Last week I shared a letter from a troubled mother. Her story is typical of many ba’al teshuvah families who discover the Torah way of life in their middle years only to encounter resentment on the part of their adolescent children. Very often these teenagers become angry at the new restrictions in their home.
The story of our letter-writer began when she and her husband went on their first visit to Israel. They were deeply affected, especially when they prayed at the Wall. It was at the Wall that they met a rabbi who invited them for a Shabbos meal, and that was the beginning of their “journey.” They returned home inspired and determined to live a Torah way of life.
Their resolve, however was frustrated by the rebellion of their teenage son. They subsequently had two little girls whom they nurtured on the milk of Torah. In the interim the problem with their son, Benny, became more and more acute. Spitefully he would desecrate Shabbos, eat treif and in general disregard our Torah. Instead of the serene home the couple had hoped to build, turmoil and anger reigned. The two little girls were embarrassed to bring their friends home. Worse still, they became confused and troubled.
The following is my reply:
For whatever good this will serve, you should know you are not the only ones in this boat. I’m not just referring to ba’al teshuvah families but to families who have always been observant – families who discover to their horror that their sons and daughters are becoming rebellious despite years of yeshiva education.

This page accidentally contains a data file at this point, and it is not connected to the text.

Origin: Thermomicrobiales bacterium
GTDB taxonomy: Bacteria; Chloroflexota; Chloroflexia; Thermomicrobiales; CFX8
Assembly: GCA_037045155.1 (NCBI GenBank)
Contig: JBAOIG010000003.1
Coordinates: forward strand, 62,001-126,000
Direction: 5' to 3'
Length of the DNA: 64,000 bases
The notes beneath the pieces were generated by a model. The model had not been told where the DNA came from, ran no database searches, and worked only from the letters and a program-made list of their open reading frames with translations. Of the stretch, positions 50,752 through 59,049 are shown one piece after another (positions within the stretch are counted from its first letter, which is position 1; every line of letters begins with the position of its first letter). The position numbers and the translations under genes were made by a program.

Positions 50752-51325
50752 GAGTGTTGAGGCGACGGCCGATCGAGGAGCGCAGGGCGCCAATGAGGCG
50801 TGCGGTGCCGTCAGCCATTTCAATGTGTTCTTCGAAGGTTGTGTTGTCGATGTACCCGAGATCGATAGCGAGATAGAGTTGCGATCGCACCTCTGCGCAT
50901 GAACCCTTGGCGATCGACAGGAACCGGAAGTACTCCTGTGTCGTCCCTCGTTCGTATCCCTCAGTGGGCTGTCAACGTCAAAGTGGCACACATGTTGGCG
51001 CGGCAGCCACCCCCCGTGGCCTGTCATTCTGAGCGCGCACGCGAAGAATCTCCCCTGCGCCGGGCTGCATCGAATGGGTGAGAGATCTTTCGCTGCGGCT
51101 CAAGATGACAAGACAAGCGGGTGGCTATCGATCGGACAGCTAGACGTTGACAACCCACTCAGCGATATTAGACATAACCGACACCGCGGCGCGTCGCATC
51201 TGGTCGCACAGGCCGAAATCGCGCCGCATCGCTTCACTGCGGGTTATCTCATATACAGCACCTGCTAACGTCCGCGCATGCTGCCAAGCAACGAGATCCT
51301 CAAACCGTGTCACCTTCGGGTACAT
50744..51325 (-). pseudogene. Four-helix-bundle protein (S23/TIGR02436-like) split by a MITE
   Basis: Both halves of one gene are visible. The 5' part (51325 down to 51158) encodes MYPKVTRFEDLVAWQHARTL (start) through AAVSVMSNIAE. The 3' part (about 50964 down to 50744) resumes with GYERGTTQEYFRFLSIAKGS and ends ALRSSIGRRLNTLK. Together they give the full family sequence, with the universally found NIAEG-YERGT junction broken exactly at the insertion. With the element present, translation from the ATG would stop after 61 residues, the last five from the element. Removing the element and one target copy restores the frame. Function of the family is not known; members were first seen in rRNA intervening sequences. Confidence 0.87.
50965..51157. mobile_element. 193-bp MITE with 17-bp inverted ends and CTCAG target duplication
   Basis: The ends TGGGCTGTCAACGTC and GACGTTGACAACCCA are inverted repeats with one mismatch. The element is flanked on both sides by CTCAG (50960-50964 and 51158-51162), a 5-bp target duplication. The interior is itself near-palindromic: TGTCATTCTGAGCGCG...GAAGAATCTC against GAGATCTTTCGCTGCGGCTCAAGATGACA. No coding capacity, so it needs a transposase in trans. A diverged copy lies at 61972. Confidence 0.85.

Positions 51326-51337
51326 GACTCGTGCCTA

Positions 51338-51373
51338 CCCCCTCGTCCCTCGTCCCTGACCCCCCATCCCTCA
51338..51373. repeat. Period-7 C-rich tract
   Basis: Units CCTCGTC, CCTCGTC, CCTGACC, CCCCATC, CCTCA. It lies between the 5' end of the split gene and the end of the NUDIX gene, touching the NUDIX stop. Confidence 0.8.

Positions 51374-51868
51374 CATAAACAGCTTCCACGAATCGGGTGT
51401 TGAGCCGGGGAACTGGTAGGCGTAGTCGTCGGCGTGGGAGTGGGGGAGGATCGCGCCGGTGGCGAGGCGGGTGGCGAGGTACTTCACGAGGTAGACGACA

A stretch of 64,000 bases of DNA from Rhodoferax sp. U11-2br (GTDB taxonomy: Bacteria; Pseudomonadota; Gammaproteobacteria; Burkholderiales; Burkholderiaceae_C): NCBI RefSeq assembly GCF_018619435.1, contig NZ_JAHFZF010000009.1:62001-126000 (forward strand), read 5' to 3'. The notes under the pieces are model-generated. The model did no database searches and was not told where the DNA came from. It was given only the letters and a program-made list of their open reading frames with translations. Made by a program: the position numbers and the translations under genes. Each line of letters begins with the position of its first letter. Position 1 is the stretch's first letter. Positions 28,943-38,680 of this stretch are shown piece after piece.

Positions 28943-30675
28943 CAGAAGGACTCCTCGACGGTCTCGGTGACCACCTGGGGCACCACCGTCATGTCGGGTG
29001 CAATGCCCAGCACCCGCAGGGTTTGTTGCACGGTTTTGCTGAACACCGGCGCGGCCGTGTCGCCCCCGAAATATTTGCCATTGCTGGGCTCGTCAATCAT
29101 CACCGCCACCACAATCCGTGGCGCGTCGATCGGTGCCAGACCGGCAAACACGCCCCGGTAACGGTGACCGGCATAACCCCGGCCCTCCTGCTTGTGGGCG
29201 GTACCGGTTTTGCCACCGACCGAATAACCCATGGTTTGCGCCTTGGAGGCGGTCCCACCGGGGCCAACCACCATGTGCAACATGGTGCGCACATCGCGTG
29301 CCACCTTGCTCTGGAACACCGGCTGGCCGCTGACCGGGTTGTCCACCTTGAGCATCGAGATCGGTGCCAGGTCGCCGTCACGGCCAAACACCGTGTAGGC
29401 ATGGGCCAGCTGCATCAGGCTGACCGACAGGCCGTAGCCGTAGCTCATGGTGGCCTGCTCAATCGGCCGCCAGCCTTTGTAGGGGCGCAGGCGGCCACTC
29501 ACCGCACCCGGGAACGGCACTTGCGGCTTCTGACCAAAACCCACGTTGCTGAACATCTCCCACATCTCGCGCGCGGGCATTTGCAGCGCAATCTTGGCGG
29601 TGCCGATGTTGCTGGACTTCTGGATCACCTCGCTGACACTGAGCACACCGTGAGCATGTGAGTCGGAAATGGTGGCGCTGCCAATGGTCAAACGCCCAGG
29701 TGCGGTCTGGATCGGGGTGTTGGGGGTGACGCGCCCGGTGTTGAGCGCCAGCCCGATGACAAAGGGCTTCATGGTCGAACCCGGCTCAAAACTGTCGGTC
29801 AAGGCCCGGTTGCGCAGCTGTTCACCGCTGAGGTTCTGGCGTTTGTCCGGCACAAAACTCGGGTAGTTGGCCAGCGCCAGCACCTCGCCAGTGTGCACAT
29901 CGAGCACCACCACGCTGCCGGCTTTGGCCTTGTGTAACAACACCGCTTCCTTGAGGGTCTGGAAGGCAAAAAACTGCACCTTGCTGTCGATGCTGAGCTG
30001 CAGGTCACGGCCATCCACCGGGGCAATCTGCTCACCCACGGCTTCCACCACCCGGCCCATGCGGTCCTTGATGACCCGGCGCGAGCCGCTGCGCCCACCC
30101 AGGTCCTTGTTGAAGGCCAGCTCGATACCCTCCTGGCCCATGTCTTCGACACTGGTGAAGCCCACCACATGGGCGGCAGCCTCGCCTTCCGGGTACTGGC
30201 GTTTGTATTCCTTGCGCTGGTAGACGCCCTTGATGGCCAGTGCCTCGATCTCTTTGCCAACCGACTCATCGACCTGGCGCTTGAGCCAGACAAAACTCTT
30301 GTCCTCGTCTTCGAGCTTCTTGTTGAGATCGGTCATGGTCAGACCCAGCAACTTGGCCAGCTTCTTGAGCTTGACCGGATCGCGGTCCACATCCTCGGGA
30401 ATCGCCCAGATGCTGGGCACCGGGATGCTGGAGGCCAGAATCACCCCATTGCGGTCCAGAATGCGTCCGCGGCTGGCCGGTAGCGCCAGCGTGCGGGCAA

In a way, the plight of those parents is even more painful than yours – they thought they were doing everything right only to discover that the formula didn’t work. (Please don’t think I’m minimizing your suffering, but just consider the shame such parents feel in their shul and among friends and neighbors.)
Time and again I have pointed out that everything I teach, write or counsel is based on the wisdom of our Torah. I take the responsibility of giving advice very seriously. I don’t like to play games with people’s lives so I always search the Torah for an answer. You ask if you should send Benny to your sister’s house. You also write that your sister is not only secular but views our Torah way of life with disdain. Additionally, there is another problem in your sister’s home – the inclination of her eldest son to drink and party late into the night. Your son would love to move in with his aunt and, his doing so would resolve the constant tension and bickering in your home. So what should you do?
Our forefather Jacob was also confronted by this dilemma. His firstborn son, Reuben, acted inappropriately. Despite his anguish, Jacob decided to admonish his son only at the end of his life when he was on his deathbed. Why did Jacob wait so long? He feared that if he spoke critically to his son, he would abandon his father’s home and take up residence with his Uncle Esau and be totally lost.
These are the same fears parents have today. Should you send your son to live with your sister? He will be influenced by his aunt – and his uncle and cousins. “Uncle Esau” comes in many guises and can be found in many places – on the street, in college, and among friends, family members and co-workers. The very air in our society is polluted with noxious fumes of immorality, decadence and corruption.